“Our primary objective in developing the VERO X1 was to create a product that the best golfers in the world would objectively consider best-in-class.  We even selected the name to communicate clearly that this is not a story of marketing – it’s a story of performance.  Vero is Italian for “true, real, or genuine” and that is what this ball is all about.  True performance,” commented Keith Blakely, OnCore’s CEO.   

John Calabria, OnCore’s Senior Technical Advisor who led the VERO X1 development effort added, “I’ve been involved with the development of some of the top performing balls in the industry for the past thirty plus years and could not be more excited about what we’ve accomplished with the VERO X1.  The robotic data speaks for itself but the true test of any ball is how golfers respond to it.  The feedback from golfers who know their game and are able to be discerning in their assessment of a new product have been unanimously positive in their reviews.  Distance, control, accuracy, and feel – everything these golfers look for – are all showing up as pluses for the VERO X1 against their current tour balls.”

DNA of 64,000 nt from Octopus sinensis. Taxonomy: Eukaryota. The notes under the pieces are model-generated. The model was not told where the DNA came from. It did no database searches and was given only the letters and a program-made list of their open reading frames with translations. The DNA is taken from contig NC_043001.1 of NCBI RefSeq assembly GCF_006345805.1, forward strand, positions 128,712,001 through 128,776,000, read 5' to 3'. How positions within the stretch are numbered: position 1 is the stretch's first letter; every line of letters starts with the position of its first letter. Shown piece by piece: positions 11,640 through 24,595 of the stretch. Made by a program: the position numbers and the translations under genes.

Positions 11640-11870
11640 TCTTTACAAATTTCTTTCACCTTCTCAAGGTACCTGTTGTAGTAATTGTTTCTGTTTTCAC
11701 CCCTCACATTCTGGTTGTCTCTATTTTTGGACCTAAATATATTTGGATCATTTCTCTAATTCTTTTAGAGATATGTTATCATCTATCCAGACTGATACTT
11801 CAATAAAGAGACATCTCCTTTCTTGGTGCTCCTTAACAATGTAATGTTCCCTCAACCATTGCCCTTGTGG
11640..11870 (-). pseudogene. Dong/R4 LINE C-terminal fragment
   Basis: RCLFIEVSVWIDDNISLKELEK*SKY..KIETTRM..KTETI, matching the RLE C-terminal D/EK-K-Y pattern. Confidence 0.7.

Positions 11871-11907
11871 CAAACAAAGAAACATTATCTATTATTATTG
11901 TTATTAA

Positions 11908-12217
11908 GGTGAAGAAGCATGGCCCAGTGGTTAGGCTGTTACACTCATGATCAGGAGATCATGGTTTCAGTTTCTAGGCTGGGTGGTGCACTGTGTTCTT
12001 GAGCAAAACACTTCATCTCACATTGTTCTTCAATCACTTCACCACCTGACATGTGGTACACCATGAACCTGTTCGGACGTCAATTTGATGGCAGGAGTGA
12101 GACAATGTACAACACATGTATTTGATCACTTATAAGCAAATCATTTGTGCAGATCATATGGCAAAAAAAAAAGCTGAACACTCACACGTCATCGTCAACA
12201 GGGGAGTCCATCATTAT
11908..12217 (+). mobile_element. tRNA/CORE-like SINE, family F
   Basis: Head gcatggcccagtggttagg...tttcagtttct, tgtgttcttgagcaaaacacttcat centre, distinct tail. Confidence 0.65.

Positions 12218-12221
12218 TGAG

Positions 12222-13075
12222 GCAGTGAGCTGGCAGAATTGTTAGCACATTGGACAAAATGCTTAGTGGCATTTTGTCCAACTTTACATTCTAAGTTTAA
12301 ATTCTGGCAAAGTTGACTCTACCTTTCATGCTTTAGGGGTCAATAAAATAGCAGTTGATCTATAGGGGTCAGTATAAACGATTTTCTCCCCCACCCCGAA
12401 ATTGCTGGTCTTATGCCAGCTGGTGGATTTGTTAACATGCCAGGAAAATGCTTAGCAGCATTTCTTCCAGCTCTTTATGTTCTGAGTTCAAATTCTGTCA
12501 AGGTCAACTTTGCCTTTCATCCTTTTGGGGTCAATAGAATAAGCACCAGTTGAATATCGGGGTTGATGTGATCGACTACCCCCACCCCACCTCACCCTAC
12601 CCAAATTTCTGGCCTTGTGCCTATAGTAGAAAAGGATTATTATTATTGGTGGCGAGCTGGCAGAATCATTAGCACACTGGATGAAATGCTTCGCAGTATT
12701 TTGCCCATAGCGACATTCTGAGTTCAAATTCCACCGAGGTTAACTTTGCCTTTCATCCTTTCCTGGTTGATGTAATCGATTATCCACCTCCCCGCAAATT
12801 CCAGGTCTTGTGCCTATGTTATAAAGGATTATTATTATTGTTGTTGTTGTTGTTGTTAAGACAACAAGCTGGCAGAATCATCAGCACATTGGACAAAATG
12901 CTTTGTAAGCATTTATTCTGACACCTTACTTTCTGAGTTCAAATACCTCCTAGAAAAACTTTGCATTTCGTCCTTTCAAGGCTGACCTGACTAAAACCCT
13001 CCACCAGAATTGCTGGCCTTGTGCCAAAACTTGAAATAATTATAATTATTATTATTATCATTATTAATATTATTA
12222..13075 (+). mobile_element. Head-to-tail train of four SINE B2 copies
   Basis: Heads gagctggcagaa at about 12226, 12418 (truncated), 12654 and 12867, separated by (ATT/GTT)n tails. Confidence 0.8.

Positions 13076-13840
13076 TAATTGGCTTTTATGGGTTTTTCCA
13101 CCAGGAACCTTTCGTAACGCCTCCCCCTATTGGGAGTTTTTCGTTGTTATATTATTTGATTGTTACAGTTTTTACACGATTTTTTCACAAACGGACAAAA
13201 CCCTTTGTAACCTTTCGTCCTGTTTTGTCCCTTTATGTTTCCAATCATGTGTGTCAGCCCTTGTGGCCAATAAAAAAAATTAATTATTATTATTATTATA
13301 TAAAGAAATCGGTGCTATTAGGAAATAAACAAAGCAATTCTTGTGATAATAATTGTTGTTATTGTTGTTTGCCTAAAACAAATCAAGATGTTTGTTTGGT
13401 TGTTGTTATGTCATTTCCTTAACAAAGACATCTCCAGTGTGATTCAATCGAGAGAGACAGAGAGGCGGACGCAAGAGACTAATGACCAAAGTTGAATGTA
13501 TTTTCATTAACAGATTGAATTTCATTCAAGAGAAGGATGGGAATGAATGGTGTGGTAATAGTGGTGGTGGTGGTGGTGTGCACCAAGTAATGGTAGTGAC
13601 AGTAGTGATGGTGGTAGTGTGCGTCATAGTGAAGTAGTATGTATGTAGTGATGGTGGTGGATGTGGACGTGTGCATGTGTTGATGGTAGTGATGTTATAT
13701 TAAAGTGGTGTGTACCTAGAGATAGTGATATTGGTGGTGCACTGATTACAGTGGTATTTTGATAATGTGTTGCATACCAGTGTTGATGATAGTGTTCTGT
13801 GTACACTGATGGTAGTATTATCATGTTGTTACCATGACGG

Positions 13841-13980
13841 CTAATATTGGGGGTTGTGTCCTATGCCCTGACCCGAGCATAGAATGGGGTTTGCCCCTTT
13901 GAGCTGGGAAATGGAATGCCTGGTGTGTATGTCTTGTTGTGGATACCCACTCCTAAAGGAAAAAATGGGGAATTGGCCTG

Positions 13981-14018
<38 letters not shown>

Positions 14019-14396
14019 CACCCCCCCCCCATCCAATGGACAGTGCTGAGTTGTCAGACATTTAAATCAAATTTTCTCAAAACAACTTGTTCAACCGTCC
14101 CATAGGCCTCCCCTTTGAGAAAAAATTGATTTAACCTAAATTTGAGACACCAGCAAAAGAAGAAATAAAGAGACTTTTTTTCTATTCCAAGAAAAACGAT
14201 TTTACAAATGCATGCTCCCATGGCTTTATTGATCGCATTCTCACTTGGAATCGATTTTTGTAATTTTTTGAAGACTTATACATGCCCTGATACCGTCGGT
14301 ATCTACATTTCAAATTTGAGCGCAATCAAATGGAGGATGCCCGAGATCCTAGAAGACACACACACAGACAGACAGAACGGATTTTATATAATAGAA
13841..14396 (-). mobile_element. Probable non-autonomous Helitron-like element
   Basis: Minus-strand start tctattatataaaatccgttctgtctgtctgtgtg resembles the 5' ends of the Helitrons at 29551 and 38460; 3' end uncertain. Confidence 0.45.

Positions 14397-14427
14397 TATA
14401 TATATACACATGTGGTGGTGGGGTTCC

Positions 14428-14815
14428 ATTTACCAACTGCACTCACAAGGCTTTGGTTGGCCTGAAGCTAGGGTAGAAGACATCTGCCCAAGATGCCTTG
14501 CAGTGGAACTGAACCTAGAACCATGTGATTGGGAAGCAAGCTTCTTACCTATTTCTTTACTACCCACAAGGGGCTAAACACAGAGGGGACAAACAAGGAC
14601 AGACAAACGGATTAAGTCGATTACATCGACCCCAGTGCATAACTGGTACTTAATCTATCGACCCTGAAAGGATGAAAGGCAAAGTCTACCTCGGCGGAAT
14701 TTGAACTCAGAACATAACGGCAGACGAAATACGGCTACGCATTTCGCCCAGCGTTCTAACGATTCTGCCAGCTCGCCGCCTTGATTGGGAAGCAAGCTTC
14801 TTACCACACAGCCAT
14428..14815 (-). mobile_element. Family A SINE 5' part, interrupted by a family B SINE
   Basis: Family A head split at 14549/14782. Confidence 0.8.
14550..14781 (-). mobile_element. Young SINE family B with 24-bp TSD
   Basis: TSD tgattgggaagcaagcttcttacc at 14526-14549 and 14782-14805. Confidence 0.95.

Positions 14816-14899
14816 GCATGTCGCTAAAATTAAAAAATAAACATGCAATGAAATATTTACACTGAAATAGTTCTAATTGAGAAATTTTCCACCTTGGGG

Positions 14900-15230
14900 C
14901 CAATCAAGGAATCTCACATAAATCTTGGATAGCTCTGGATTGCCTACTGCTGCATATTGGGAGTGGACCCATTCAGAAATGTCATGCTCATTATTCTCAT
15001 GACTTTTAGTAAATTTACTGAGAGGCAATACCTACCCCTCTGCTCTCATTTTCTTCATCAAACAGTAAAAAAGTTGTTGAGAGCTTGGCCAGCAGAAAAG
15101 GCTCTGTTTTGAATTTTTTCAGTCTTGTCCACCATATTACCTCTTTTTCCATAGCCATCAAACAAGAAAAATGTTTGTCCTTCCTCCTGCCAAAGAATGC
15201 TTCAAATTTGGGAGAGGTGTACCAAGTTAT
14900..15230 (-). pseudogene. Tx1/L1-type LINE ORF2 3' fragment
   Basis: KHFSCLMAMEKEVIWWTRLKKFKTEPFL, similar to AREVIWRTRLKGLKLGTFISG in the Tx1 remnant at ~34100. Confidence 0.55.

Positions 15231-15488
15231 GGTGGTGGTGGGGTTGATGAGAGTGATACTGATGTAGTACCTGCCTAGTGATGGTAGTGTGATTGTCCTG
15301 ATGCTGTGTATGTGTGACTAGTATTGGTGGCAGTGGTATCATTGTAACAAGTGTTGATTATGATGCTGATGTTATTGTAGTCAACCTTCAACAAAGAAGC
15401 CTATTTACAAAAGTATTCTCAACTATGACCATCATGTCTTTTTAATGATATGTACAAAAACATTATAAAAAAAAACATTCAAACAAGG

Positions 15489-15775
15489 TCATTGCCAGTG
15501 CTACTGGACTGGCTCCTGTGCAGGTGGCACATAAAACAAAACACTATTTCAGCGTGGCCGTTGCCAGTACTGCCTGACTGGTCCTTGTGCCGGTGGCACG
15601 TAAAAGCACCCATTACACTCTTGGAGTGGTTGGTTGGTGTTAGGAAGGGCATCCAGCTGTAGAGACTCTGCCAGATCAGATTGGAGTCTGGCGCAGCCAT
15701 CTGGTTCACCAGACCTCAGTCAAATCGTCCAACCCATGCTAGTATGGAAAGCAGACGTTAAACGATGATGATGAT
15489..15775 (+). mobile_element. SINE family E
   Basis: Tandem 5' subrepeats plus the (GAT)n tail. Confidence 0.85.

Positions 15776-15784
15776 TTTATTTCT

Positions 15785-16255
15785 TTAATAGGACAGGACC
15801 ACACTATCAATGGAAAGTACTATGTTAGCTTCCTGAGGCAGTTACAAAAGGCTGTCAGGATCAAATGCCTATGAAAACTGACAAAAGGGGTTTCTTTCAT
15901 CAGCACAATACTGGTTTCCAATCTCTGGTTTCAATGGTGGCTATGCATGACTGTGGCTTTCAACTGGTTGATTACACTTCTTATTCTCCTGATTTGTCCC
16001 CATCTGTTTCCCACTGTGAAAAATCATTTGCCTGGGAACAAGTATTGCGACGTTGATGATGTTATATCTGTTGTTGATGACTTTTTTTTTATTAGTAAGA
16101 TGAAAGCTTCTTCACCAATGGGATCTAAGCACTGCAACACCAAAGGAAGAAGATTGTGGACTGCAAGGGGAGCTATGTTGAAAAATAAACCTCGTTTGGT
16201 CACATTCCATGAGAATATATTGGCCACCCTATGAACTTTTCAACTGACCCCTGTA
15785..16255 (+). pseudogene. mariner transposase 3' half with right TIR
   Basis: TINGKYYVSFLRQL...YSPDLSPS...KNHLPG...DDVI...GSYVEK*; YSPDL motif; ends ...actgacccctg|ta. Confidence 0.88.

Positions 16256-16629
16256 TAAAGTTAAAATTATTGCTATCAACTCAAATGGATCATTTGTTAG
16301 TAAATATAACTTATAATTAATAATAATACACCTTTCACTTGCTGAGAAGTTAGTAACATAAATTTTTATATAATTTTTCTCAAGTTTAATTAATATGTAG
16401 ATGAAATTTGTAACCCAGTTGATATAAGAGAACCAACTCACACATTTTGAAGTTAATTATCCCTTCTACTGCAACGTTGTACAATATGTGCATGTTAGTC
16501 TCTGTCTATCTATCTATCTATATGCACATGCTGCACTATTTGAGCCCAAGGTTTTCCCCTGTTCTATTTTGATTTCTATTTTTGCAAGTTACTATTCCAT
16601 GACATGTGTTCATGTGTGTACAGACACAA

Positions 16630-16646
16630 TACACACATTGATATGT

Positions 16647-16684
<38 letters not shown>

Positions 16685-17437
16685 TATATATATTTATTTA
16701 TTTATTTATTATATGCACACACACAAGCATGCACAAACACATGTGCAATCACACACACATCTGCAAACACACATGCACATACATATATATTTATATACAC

Pros and low handicap amateur golfers alike are experiencing first-hand on how well this 85-compression and a 318-dimple pattern tour ball is performing.  Golf Labs testing over a range of clubhead speeds has confirmed that the VERO X1 tour ball is competitively longer than other brands on the market across driver, 7-iron and wedge, along with the desired spin rates for each.